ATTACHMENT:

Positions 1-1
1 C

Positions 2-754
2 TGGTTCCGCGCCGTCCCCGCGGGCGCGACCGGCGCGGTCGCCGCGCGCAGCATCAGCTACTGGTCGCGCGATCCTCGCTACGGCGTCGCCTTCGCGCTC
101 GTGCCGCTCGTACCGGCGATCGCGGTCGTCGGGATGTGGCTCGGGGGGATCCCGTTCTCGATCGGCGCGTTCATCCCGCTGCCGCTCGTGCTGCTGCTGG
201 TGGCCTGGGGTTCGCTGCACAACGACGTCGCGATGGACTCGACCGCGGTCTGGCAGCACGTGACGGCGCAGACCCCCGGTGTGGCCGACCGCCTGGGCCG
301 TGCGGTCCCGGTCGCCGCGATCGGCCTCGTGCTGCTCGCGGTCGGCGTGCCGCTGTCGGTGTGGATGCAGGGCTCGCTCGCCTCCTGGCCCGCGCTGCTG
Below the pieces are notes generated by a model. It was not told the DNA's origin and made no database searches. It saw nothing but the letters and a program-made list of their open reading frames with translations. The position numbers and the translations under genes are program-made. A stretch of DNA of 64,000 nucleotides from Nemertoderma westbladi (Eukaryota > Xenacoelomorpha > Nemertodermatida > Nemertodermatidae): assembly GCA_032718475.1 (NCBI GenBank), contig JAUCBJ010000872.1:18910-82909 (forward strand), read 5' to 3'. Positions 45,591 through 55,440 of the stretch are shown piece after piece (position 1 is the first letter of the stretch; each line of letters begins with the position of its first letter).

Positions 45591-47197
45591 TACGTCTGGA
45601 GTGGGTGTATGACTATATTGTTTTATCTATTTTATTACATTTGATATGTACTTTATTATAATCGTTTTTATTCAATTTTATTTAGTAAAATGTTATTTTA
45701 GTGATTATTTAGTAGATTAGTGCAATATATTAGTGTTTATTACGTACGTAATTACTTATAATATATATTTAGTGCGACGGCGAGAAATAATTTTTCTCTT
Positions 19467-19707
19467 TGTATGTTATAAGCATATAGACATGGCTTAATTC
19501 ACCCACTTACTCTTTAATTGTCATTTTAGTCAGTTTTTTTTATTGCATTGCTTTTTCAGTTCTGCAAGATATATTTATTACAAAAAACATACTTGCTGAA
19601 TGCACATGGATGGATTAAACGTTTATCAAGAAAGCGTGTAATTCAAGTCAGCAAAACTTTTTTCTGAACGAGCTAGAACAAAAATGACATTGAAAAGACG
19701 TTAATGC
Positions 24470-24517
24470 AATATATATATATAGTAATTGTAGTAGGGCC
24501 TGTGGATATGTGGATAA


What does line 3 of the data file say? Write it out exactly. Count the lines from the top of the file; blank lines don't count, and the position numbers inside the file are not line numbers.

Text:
Positions 2-754